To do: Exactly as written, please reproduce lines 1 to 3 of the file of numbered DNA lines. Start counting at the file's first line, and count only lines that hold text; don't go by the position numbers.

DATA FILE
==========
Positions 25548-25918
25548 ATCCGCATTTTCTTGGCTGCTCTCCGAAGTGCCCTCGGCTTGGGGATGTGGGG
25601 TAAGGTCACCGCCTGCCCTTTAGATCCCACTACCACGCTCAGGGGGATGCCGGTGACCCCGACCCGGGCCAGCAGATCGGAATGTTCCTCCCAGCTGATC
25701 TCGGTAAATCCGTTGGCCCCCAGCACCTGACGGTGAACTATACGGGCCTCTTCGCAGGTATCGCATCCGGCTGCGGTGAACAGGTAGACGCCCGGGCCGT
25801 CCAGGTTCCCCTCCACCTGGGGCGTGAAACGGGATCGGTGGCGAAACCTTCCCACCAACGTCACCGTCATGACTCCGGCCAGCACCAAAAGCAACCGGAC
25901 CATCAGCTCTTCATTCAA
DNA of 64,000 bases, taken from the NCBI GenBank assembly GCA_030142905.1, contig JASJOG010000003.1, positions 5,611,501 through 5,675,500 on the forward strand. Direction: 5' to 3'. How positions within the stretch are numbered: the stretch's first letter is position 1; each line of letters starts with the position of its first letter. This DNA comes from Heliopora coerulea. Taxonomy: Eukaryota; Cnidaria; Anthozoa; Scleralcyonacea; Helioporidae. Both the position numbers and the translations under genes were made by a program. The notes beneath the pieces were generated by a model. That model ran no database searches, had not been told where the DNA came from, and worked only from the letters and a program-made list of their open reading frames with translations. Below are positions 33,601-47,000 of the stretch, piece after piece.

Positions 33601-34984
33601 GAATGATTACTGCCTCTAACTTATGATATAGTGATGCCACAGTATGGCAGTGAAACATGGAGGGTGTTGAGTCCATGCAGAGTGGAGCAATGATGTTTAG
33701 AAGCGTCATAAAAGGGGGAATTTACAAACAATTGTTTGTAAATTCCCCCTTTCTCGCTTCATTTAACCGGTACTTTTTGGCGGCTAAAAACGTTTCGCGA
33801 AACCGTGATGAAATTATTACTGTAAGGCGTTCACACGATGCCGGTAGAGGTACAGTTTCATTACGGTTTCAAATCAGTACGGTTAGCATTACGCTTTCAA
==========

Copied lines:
Positions 25548-25918
25548 ATCCGCATTTTCTTGGCTGCTCTCCGAAGTGCCCTCGGCTTGGGGATGTGGGG
25601 TAAGGTCACCGCCTGCCCTTTAGATCCCACTACCACGCTCAGGGGGATGCCGGTGACCCCGACCCGGGCCAGCAGATCGGAATGTTCCTCCCAGCTGATC